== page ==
Our next screenings are 'THE NIGHT OF THE HUNTER' Directed by Charles Laughton, starring Robert Mitchum & Shelly Winters, Thursday 22nd September 19:30 & Sunday 25th August 14:00 & 'LE JOUR SE LÈVE' starring Jean Gabin, Directed by Marcel Carné, Thursday 29th September 19:30

Get your tickets: HERE


Charles Laughton's "The Night of the Hunter” (1955) is one of the greatest of all American films, but has never received the attention it deserves because of its lack of the proper trappings. Many “great movies” are by great directors, but Laughton directed only this one film, which was a critical and commercial failure long overshadowed by his acting career. Many great movies use actors who come draped in respectability and prestige, but Robert Mitchum has always been a raffish outsider. And many great movies are realistic, but “Night of the Hunter” is an expressionistic oddity, telling its chilling story through visual fantasy. People don't know how to categorize it, so they leave it off their lists.

Yet what a compelling, frightening and beautiful film it is! And how well it has survived its period. Many films from the mid-1950s, even the good ones, seem somewhat dated now, but by setting his story in an invented movie world outside conventional realism, Laughton gave it a timelessness. Yes, the movie takes place in a small town on the banks of a river. But the town looks as artificial as a Christmas card scene, the family's house with its strange angles inside and out looks too small to live in, and the river becomes a set so obviously artificial it could have been built for a completely stylized studio film like "Kwaidan" (1964).

Everybody knows the Mitchum character, the sinister “Reverend” Harry Powell. Even those who haven't seen the movie have heard about the knuckles of his two hands, and how one has the letters H-A-T-E tattooed on them, and the other the letters L-O-V-E. Bruce Springsteen drew on those images in his song "Cautious Man”:

"On his right hand Billy'd tattooed the word "love” and on his left hand was the word "fear” And in which hand he held his fate was never clear”

Many movie lovers know by heart the Reverend's famous explanation to the wide-eyed boy ("Ah, little lad, you're staring at my fingers. Would you like me to tell you the little story of right-hand/left-hand?”) And the scene where the Reverend stands at the top of the stairs and calls down to the boy and his sister has become the model for hundred other horror scenes.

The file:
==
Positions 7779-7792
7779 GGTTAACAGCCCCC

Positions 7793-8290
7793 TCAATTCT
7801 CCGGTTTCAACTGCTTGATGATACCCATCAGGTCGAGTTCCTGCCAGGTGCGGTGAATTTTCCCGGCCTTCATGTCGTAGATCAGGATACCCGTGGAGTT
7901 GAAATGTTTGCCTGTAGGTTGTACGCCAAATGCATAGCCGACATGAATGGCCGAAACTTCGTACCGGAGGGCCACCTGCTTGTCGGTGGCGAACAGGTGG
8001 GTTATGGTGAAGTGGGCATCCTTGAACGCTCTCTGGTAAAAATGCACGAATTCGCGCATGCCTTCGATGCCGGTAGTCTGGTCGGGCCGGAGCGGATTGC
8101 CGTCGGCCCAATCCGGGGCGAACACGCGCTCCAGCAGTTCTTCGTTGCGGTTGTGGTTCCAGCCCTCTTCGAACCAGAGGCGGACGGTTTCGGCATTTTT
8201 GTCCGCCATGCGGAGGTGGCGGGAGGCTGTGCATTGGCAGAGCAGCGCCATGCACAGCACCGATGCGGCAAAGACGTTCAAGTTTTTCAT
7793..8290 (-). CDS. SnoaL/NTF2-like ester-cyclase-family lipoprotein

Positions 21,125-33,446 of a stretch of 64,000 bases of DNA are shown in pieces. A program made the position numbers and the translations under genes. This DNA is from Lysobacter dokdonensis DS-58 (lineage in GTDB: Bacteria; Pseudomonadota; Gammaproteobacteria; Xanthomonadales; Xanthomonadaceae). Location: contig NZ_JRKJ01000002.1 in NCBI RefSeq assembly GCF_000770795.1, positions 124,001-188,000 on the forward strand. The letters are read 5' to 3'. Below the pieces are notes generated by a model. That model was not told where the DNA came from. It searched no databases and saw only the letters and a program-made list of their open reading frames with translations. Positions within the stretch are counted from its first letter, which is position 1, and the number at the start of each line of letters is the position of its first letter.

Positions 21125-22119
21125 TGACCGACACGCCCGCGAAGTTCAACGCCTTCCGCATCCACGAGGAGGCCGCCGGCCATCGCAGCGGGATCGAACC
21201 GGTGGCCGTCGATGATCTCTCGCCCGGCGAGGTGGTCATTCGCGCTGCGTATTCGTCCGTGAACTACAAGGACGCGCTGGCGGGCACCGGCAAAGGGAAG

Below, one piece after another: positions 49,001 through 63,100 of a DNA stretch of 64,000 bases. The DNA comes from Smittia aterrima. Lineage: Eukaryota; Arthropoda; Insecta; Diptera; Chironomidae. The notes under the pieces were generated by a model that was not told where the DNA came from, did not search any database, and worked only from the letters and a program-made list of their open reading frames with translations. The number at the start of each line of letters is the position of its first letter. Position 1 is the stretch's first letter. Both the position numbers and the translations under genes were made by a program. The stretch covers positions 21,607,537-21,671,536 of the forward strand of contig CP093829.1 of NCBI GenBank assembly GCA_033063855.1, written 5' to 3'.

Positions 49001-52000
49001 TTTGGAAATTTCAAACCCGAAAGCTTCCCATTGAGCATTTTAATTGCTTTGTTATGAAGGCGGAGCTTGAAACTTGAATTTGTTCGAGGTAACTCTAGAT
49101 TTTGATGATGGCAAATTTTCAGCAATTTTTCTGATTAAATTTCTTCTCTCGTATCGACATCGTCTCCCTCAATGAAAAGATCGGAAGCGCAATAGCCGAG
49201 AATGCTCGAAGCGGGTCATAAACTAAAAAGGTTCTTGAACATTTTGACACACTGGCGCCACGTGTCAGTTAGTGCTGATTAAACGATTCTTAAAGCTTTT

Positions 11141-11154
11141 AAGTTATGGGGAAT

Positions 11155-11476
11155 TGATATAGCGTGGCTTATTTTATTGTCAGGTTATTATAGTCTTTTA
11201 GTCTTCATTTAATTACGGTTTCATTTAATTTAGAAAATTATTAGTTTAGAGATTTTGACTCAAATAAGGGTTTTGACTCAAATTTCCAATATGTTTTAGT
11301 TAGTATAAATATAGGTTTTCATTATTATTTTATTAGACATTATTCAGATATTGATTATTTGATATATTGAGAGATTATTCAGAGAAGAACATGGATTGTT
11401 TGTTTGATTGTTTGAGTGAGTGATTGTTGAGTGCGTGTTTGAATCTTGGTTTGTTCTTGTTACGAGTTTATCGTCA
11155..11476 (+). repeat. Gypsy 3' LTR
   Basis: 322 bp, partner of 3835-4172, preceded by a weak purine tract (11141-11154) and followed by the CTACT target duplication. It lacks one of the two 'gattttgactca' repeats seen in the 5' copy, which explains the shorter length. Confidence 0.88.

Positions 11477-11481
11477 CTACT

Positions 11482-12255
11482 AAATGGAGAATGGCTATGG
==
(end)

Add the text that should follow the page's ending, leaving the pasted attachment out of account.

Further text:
But does this familiarity give "The Night of the Hunter” the recognition it deserves? I don't think so because those famous trademarks distract from its real accomplishment. It is one of the most frightening of movies, with one of the most unforgettable of villains, and on both of those scores it holds up as well after four decades as I expect "The Silence of the Lambs" to do many years from now.

The story, somewhat rearranged: In a prison cell, Harry Powell discovers the secret of a condemned man (Peter Graves), who has hidden $10,000somewhere around his house. After being released from prison, Powell seeks out the man's widow, Willa Harper (Shelley Winters), and two children, John (Billy Chapin) and the owl-faced Pearl (Sally Jane Bruce). They know where the money is, but don't trust the “preacher.” But their mother buys his con game and marries him, leading to a tortured wedding night inside a high-gabled bedroom that looks a cross between a chapel and a crypt.

Soon Willa Harper is dead, seen in an incredible shot at the wheel of a car at the bottom of the river, her hair drifting with the seaweed. And soon the children are fleeing down the dream-river in a small boat, while the Preacher follows them implacably on the shore; this beautifully stylized sequence uses the logic of nightmares, in which no matter how fast one runs, the slow step of the pursuer keeps the pace. The children are finally taken in by a Bible-fearing old lady (Lillian Gish), who would seem to be helpless to defend them against the single-minded murderer, but is as unyielding as her faith.

The shot of Winters at the bottom of the river is one of several remarkable images in the movie, which was photographed in black and white by Stanley Cortez, who shot Welles' "The Magnificent Ambersons," and once observed he was "always chosen to shoot weird things.” He shot few weirder than here, where one frightening composition shows a street lamp casting Mitchum's terrifying shadow on the walls of the children's bedroom. The basement sequence combines terror and humor, as when the Preacher tries to chase the children up the stairs, only to trip, fall, recover, lunge and catch his fingers in the door. And the masterful nighttime river sequence uses giant foregrounds of natural details, like frogs and spider webs, to underline a kind of biblical progression as the children drift to eventual safety.